Arrowtown all fired up as planter boxes and bike parks installed

by Lauren Pattemore - May 22, 2024

Black planter boxes and bike racks have been installed on Arrowtown's Buckingham Street, and they've created a social media storm on a local residents page.

The planter boxes appear to be approximately one and a half metres wide, and placed on raised concrete platforms outside shops on the main drag.

However, they're not quite finished yet, the Arrowtown Promotion and Business Associations says.

A statement from the business group has come in response to a Facebook post today (Wednesday, May 22), where someone asks how the planter boxes "enhance the authenticity of our historic Main Street" - and it has already attracted more than 120 comments. 

The Facebook poster inquires what the price tag for the project is, describing it as "madness". 

Another person in the comments referenced a similar planter-box stoush between residents and the council, up in Mapua. The boxes were removed after nine months.

"To think these could've been built out of reclaimed schist/rock to match the gutters," another commented. 

"Ugly, ugly. So much for consultation with the residents of Arrowtown."

But those behind the new look are pushing back, saying the planter boxes and associated bike racks have been in discussion for while now and will provide a much-needed amenity. 

They have been co-funded by the Arrowtown Promotion and Business Association (APBA), the Arrowtown Village Association, the Arrowtown Planning Advisory Group and the Queenstown Lakes District Council.

APBA chair Benje Patterson says the racks are designed to cater to residents of the town, employees who commute on bikes, and visitors.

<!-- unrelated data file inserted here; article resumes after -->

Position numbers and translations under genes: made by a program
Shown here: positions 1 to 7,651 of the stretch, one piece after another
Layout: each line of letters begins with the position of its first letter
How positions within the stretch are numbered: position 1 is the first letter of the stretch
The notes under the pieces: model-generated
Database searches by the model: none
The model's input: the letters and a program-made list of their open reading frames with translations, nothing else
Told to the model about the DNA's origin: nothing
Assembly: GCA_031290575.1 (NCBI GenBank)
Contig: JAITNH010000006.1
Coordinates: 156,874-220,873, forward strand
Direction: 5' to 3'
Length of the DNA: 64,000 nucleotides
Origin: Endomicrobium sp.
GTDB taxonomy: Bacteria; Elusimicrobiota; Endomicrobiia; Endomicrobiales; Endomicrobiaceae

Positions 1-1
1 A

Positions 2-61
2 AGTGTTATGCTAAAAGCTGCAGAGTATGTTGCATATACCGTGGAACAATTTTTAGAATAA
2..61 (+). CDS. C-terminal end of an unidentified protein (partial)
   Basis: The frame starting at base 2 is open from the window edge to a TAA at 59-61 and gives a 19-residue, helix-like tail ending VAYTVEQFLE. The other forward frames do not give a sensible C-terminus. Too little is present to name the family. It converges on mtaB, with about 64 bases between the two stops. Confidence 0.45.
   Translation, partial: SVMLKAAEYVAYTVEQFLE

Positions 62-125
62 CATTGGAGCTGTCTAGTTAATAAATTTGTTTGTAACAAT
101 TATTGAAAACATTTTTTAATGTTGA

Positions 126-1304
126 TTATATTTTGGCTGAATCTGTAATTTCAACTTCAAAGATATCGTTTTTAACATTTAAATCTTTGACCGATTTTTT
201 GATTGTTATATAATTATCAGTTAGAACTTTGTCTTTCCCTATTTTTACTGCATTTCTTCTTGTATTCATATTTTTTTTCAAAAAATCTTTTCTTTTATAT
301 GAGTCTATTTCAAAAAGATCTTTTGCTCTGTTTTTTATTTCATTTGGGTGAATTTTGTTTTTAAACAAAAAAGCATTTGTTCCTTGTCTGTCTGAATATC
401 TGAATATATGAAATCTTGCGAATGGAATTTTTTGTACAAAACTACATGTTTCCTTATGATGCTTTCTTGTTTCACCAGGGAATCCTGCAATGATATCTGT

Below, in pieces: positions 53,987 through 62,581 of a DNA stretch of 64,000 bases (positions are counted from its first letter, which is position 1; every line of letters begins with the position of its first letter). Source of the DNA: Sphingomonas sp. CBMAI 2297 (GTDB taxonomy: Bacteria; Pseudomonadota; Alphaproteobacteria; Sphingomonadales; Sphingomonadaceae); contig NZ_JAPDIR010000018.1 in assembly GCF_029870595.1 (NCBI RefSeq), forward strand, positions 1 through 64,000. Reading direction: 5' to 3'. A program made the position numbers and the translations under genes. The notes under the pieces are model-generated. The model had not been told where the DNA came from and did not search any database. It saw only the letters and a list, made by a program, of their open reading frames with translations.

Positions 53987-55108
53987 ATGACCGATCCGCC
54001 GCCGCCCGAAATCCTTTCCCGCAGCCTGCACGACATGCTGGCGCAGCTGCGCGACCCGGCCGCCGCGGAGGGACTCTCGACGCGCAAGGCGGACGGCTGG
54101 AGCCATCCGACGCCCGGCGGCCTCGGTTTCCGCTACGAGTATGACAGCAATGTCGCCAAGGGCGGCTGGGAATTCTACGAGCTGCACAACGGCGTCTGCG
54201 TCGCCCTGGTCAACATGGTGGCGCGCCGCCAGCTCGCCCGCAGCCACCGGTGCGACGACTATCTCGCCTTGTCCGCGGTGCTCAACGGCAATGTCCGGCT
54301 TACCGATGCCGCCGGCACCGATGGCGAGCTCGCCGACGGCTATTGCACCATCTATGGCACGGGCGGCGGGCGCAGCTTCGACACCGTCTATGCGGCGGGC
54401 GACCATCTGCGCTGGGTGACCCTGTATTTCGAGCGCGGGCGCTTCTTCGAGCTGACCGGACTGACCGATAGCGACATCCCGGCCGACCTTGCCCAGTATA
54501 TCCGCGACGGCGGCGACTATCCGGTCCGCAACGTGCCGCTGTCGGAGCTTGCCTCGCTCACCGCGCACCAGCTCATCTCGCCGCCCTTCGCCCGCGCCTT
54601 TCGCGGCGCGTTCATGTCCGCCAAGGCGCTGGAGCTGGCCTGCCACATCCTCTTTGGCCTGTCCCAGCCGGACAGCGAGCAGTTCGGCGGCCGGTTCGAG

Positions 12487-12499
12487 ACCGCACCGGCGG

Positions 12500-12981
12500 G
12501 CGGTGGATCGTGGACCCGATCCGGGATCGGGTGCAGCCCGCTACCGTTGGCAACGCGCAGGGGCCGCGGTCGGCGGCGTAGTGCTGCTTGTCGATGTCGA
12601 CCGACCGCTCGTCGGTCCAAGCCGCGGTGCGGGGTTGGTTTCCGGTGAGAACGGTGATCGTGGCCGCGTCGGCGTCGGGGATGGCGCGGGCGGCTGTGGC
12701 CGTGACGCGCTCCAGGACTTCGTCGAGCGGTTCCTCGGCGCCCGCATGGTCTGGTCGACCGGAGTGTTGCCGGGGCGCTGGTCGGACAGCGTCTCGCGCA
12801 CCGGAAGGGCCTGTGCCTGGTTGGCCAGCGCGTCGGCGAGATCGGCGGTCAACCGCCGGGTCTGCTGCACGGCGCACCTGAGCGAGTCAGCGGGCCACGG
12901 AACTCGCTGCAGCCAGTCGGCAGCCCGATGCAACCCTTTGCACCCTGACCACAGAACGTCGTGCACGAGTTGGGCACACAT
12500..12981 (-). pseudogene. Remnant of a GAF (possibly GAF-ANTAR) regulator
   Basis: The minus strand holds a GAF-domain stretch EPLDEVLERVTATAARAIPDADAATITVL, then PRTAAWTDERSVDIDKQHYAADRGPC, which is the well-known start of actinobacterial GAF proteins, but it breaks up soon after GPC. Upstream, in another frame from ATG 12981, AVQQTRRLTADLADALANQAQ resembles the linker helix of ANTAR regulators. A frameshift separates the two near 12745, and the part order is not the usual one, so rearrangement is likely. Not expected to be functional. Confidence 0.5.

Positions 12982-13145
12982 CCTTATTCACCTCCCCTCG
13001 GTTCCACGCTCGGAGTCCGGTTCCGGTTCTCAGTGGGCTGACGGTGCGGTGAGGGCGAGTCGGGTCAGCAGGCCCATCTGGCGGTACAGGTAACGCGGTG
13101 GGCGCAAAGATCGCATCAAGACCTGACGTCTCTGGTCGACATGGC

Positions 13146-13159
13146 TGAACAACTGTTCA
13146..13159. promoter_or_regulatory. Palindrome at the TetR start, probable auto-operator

"This is directly in response to feedback from the Arrowtown business community and is consistent with the strategic direction of destination management approaches across the (Whakatipu) basin more broadly."

He says there's still work to come on the new additions, which fill a purpose.

"One key benefit is to slow down visitors and encourage them to come up from the trails to interact with the main street and spend more with local businesses." 

Arrowtown has become a central hub for bikers, with both locals and visitors enjoying the "world class trails" that can be accessed from the village, he says.

Queenstown Lakes District councillor and Arrowtown resident Lisa Guy was quick to jump on the post and defend the structures, stressing they weren't yet finished, and asking residents to "calm the farm".

"It's something I'm growing sadly very used to in these Facebook forums."

In the comments, Councillor Guy thanks those involved in the project and tells commenters that commercial ratepayers in the Arrowtown business district would have been aware of "the three years of work to get these in the village" through monthly emails. 

She says the cortene steel is designed to rust and age to fit the Arrowtown aesthetic.

Councillor Guy says she will be making herself available at the Arrowtown library the last Friday of every month at 11am to hear from residents - suggesting people are often quick to take to Facebook but slower to listen and engage in other ways.

"I'm here and, like the bike racks, I’m not going anywhere at this point. I’d suggest giving things a chance - perhaps pull your bike outta the garage and give them a try."

It's the second time this month a change to Arrowtown's main street has caused an online kerfuffle, with the council pitching the closure of the road for construction work as a chance to trial and received feedback on a more pedestrian-friendly set up the first one. 

Main image (Facebook/Arrowtown Community/Neville Broadbent): The new planter boxes everyone is talking about in Arrowtown today, Wednesday May 22, 2024.

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